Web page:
Thor Heyerdahl (1914-2002)was not an advocate for any particular theory regarding Atlantis, except to state that in his view Plato’s text was more supportive of an Atlantic location rather than a Mediterranean one. However, in the same book, Early Man and the Ocean, he lists 53 cultural similarities between civilisations in Mesoamerica and those in the eastern Mediterranean. He did so in order to advance his belief in a diffusionist approach to the study of cultural development. His observations were not the first as parallels between cultures of both sides of the Atlantic were noted as soon as the Spanish invasion of America took place. Years earlier, Ignatius Donnelly, in the first attempt at a more scientific approach to the Atlantis question, drew up similar lists.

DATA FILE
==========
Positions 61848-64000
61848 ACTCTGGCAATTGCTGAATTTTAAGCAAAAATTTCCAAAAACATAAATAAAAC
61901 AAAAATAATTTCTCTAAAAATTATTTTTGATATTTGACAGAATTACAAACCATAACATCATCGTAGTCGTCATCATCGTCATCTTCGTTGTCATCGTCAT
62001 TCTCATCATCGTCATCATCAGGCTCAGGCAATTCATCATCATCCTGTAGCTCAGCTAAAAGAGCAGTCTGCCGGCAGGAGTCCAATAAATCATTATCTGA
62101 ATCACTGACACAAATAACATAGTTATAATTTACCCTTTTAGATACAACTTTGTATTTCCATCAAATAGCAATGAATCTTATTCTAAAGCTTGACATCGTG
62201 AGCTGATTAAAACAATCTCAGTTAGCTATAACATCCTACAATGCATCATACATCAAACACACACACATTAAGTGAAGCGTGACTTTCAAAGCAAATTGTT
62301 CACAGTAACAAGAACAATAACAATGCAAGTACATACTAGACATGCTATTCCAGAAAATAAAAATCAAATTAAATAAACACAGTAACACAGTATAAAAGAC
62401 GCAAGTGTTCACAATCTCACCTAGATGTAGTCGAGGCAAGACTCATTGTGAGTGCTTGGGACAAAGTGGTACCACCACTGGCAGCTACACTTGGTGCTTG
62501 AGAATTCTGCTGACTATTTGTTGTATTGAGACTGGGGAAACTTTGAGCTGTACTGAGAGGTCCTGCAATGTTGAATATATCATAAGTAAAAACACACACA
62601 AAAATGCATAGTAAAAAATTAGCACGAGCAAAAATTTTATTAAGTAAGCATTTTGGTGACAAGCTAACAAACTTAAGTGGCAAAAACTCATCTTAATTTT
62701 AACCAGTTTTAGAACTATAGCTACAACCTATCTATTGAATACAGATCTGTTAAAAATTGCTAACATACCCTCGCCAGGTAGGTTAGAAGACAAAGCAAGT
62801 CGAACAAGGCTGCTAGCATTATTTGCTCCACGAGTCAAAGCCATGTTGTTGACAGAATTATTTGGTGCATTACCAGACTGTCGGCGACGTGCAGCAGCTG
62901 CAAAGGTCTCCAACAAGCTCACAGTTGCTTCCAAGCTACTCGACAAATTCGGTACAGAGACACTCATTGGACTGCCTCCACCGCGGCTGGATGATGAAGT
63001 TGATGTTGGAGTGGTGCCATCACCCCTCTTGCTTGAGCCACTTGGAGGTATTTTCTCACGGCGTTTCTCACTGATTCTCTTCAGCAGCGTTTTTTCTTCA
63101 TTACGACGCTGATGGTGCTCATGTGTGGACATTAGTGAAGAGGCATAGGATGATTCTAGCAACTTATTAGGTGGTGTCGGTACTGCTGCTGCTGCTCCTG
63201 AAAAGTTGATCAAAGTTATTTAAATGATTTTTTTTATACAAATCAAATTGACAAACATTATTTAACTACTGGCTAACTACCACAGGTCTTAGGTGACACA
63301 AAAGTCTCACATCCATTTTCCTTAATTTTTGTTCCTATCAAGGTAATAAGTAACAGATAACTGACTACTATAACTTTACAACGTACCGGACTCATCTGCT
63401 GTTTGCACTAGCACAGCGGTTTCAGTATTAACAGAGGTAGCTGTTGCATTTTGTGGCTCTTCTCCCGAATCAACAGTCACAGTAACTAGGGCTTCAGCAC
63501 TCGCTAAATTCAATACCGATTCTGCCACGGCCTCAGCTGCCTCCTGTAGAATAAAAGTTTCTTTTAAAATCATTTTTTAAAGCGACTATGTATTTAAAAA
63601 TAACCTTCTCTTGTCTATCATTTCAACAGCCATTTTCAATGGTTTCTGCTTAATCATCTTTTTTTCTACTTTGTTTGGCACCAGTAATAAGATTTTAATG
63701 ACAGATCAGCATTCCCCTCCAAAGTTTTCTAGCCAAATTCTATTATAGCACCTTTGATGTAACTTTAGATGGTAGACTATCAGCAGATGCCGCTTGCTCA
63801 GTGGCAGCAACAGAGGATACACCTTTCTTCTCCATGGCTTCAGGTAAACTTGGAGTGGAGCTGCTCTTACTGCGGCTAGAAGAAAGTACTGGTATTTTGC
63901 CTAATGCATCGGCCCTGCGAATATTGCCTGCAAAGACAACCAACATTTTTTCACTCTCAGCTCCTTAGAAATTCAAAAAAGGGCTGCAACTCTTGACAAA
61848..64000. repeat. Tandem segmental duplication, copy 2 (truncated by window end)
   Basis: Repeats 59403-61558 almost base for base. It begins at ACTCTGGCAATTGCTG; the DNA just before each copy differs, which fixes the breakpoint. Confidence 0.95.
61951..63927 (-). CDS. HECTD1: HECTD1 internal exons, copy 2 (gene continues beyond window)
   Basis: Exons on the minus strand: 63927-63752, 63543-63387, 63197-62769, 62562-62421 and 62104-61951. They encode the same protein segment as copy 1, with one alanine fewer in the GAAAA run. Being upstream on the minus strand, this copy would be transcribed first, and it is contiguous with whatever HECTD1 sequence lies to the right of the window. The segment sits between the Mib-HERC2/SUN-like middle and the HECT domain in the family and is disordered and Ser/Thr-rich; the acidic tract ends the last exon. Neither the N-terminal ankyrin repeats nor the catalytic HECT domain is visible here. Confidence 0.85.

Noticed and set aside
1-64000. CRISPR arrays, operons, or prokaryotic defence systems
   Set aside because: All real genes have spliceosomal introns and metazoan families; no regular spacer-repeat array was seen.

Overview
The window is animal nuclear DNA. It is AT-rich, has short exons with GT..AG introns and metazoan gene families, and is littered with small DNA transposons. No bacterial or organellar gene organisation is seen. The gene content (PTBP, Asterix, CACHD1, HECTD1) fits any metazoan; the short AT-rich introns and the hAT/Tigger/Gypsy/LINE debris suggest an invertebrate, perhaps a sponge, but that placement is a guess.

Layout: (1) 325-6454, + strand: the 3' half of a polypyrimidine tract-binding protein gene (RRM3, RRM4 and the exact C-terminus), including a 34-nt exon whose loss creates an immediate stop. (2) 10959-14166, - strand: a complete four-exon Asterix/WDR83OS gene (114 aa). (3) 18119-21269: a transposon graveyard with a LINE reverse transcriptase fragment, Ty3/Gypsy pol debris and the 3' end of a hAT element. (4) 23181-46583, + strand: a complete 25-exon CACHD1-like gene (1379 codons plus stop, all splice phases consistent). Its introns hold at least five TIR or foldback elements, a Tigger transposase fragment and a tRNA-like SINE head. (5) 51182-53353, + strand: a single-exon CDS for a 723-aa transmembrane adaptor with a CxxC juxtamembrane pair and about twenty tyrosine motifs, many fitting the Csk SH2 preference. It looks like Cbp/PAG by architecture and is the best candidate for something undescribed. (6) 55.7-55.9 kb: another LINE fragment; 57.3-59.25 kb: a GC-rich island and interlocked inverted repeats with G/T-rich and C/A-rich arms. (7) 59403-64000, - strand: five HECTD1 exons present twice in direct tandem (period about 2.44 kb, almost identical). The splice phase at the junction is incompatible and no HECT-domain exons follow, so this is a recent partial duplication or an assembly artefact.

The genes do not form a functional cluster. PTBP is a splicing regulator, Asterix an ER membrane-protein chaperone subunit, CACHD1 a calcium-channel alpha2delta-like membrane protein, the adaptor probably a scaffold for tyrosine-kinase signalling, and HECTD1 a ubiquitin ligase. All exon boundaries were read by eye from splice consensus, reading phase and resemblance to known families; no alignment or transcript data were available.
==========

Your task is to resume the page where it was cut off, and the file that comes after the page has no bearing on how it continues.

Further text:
>Thor Heyerdahl’s 1947 Kon-Tiki expedition gave credence to his theory of indigenous Americans and Polynesians being in contact with each other prior to European colonisation and is still relevant today, as his Kon-Tiki expedition completes 75 years, the Kon-Tiki Museum based in Oslo has said.
The strongest validation the theory received was in 2020 when an American research group made a comprehensive study of Polynesian DNA, the museum said in a statement on April 28, 2022.(b)<
The existence of similarities between societies on the two landmasses is unquestionable; that there were ancient contacts between the two is more than probable, but it is not logical to view it as conclusive evidence of a mid-Atlantic location for Atlantis.
Many of Heyerdahl’s ideas came under attack, as outlined in a 2002 Smithsonian article(a).